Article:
The constitution provides for an independent judiciary; however, in practice court decisions remained subject to review by the political leadership and suffered from nepotism. There were reports that the State Security Department intervened in judicial affairs. The judiciary was composed largely of contracted foreign nationals subject to potential deportation, further compromising its independence from the government. There was no functional separation between the executive and judicial branches.
By tradition the local rulers’ offices, or “diwans,” maintained the practice of reviewing some criminal and civil offenses before they referred cases to prosecutors. They also reviewed sentences judges passed, returned cases to the court on appeal if they did not approve of the verdict, and approved the release of every prisoner who had completed a sentence. The diwans’ involvement--usually in cases between two citizens or between a citizen and noncitizen--led to lengthy delays prior to and following the judicial process and lengthened the time defendants served in prison. The diwan’s decision in any court case is considered final and, when a judge and diwan disagree, the diwan’s decision prevails.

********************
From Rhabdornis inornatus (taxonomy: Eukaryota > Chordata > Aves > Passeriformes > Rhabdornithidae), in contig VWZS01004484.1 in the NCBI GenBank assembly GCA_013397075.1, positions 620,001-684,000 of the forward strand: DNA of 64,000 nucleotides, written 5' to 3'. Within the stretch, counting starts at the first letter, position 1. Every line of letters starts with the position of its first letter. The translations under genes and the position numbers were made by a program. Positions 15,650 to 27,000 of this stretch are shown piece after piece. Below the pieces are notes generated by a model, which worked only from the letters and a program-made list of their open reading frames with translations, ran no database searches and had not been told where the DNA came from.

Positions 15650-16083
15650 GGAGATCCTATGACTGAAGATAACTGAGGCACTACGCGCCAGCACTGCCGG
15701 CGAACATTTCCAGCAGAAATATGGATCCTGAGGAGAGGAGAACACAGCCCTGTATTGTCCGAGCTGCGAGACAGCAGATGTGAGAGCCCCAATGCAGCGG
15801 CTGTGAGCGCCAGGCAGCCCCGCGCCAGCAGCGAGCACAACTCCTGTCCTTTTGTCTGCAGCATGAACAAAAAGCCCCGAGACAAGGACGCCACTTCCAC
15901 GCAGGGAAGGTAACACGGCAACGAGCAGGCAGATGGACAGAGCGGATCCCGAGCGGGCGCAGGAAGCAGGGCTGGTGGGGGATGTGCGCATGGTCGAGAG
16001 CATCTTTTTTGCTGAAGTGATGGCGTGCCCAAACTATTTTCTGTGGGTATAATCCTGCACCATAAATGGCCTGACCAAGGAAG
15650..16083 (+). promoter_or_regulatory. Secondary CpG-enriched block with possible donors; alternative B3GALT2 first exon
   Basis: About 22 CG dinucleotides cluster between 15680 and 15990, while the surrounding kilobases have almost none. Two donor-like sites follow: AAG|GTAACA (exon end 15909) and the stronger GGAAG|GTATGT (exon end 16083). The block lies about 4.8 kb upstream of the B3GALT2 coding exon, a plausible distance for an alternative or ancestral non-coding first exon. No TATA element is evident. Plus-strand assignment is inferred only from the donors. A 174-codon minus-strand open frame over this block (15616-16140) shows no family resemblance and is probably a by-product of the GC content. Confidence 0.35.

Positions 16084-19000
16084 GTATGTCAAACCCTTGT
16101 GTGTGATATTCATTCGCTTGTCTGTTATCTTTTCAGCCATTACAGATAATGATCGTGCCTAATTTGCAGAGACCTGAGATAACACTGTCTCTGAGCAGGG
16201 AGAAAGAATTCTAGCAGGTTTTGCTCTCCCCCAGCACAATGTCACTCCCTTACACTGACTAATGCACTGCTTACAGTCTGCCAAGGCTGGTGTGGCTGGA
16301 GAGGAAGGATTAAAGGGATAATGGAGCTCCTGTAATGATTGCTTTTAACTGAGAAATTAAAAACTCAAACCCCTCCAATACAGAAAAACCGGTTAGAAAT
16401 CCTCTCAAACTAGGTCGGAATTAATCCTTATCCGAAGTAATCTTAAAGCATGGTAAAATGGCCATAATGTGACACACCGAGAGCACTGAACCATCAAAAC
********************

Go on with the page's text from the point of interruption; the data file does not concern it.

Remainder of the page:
According to the law, defendants are presumed innocent until proven guilty. The constitution provides the right to a public trial, except in national security cases or cases the judge deems harmful to public morality. As in countries with civil law systems, there are no jury trials. Defendants have the right to be present at their trial and a limited right to legal counsel in court. While awaiting a decision on official charges at the police station or the prosecutor’s office, a defendant is not entitled to legal counsel. In all cases involving a capital crime or possible life imprisonment, the defendant has a right to government-provided counsel. The government may also provide counsel, at its discretion, to indigent defendants charged with felonies punishable by imprisonment of three to 15 years. The law provides prosecutors discretion to bar defense counsel from any investigation. Defendants and their attorneys can present witnesses and question witnesses against them, but this did not always happen in practice. Defense counsel has access to relevant government-held evidence. By law all court proceedings are conducted in Arabic. Despite the defendant’s procedural right to a translator, in some cases involving deportation of illegal residents, the court provided translation only at sentencing. The defense counsel often used a translator to communicate with the defendant. In cases involving foreign defendants, especially for crimes of moral turpitude, authorities sometimes deported the defendants immediately based solely on allegations.